Food allergies are a growing health concern with a significant increase in reported prevalence. Allergic reactions to food can produce life-threatening anaphylaxis. Peanut allergy in particular is a significant public health problem with no proven treatment nor a cure at the present time. Peanut allergy often remains a life-long problem for many individuals, as less than 25% of peanut allergic patients are expected to regain tolerance. Current recommendations for management include strict avoidance and a prescription for an auto-injectable form of epinephrine.
The increase in prevalence of peanut allergy occurred during a period of time when there was conflicting guidance regard- ing preventative measures for the development of peanut allergy. Prior to the year 2000, there were no guidelines regarding the timing for the introduction of peanut-containing products nor were there any purposeful strategies to delay the introduction of peanut-containing products to try to prevent the development of allergic disease. But in 2000, the American Academy of Pediatrics recommended that “solid foods should not be introduced into the diet of high-risk infants until 6 months of age…and peanuts…until 1 years of age.”
This recommendation was reversed in 2008. At that time, AAP recommended that “the introduction of solid foods not be delayed past 4-6 months of age”. However they did not make any updated recommendations regarding the introduction of peanut-containing products.
The Learning Early About Peanut allergy (LEAP) study demonstrated that peanut-containing products can be safely introduced to high-risk infants between the ages of 4 to 11 months and that there is a monumental potential for peanut allergy prevention. The National Institutes of Allergy and Infectious Diseases (NIAID) recently published an addendum guideline regarding the prevention of peanut allergy in the US based on the findings from the LEAP study. [Togias A et al. Addendum guidelines for the prevention of peanut allergy in the United States. J Allergy CliniImmunol. 2017 Jan;139(1):29-44.]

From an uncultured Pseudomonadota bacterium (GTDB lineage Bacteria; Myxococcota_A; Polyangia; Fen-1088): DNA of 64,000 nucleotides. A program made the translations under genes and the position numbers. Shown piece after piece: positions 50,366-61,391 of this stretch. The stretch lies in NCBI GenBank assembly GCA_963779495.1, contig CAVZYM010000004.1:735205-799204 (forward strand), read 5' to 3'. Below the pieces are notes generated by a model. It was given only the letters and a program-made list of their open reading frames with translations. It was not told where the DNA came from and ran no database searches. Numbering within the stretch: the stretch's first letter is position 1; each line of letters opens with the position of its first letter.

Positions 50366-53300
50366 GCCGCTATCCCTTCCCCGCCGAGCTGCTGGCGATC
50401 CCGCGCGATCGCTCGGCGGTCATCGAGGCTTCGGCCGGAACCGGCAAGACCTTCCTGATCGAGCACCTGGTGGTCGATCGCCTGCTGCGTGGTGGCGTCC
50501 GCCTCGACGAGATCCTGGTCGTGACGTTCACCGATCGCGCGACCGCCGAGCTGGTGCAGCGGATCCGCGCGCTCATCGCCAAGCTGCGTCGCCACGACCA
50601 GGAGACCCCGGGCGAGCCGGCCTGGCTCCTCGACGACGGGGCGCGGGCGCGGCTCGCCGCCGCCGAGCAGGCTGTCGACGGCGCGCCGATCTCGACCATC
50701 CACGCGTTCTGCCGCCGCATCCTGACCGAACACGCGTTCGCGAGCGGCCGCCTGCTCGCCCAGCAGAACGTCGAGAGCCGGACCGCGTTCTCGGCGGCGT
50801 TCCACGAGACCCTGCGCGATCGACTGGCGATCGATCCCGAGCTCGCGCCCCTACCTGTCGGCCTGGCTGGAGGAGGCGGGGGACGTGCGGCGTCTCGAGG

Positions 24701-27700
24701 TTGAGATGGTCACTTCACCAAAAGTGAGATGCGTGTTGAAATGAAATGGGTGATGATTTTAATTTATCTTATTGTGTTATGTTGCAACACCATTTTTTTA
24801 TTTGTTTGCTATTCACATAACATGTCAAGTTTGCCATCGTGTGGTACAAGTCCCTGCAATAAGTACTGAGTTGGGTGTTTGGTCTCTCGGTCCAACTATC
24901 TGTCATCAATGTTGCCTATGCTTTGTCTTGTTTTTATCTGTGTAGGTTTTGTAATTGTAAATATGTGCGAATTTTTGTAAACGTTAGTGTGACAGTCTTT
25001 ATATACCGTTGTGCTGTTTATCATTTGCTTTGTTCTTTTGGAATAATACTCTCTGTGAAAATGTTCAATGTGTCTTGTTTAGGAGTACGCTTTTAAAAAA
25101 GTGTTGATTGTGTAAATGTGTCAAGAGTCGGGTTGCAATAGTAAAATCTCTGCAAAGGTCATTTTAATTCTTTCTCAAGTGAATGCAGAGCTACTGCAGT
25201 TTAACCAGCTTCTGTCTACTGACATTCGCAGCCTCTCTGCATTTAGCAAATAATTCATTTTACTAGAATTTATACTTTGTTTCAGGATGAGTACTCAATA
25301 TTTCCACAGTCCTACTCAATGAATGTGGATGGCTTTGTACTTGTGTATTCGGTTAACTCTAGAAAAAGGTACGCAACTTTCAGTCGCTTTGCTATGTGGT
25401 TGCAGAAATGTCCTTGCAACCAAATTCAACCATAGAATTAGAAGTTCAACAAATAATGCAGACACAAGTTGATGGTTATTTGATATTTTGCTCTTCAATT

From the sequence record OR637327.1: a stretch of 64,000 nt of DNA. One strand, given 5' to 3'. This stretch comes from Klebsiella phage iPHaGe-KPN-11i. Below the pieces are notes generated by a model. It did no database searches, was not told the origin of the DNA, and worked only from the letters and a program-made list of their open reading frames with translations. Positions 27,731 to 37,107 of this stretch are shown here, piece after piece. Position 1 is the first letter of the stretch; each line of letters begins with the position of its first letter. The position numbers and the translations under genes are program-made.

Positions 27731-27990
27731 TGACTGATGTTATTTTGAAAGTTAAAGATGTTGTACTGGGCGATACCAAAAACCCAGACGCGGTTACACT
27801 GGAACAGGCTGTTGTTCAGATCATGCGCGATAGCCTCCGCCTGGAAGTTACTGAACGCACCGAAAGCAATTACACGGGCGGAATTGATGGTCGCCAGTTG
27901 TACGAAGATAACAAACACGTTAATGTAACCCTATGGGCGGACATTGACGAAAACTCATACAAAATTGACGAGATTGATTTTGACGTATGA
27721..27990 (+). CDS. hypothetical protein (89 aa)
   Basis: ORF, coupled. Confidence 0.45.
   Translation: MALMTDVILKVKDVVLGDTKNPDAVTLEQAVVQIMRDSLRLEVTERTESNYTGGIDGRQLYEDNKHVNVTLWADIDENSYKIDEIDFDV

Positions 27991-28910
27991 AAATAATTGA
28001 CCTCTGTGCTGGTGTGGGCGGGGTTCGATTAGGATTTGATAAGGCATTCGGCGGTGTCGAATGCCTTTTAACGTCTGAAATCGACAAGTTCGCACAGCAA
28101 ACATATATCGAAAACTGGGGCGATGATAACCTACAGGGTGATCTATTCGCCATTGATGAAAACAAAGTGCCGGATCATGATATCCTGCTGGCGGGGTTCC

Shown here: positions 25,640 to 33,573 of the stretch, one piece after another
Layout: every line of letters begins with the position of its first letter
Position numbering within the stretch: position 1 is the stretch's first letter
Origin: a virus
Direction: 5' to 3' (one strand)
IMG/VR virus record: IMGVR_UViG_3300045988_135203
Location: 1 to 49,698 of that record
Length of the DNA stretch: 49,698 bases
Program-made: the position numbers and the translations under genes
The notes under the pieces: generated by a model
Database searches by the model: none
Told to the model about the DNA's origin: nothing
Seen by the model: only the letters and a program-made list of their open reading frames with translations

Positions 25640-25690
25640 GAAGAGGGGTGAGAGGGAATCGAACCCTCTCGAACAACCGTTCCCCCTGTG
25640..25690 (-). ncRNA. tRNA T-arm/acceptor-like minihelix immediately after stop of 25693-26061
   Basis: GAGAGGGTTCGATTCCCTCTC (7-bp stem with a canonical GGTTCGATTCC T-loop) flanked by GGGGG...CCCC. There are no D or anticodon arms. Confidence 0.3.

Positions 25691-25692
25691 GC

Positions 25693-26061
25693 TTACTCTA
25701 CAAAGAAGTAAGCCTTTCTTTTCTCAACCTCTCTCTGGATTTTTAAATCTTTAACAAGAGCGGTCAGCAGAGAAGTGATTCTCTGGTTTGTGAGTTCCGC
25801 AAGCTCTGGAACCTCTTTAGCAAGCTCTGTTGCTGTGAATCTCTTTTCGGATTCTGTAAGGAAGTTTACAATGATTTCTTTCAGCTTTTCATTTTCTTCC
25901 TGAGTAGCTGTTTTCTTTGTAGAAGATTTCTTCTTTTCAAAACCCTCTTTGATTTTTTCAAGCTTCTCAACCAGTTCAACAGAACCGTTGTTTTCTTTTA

The NIAID-sponsored guidelines include the following three addendum recommendations:
Infants with severe eczema, egg allergy, or both should have introduction of age-appropriate peanut-containing food as early as 4 to 6 months of age to reduce the risk of peanut allergy. The Expert Panel recommended to strongly consider evaluation by in vitro specific IgE testing and/or skin prick testing, and if necessary an oral food challenge. Then based on these results, introduce peanut-containing foods.
Infants with mild-to-moderate eczema should have introduction of age-appropriate peanut-containing food around 6 months of age, in accordance with family preferences and cultural practices, to reduce the risk of peanut allergy. The Expert Panel recommended that infants in this cate- gory may have dietary peanut introduced at home without an in-office evaluation. The Expert Panel recognized that some caregivers and healthcare providers may desire an office supervised feeding and/or evaluation.
Infants without eczema or any food allergy may have age-appropriate peanut-containing food freely introduced in their diet, together with other solid foods, and in accordance with family preferences and cultural practices. There is an algorithm in the addendum guidelines to aid in assessing the high-risk infants in recommendation one. For these high-risk infants, it is recommended that they be evaluated and undergo skin testing by a specialist before the introduction of peanut-containing products.
The Expert Panel did recognize that for those high-risk infants who do not have access to a specialist that testing for peanut-specific immunoglobulin E (sIgE) may be the preferred initial approach in certain instances.
The recommendations regarding when to introduce pea- nut-containing products into the diet have changed. New research demonstrated that early introduction of peanut- containing products around 4 to 6 months of age significantly reduced the risk of development of peanut allergy.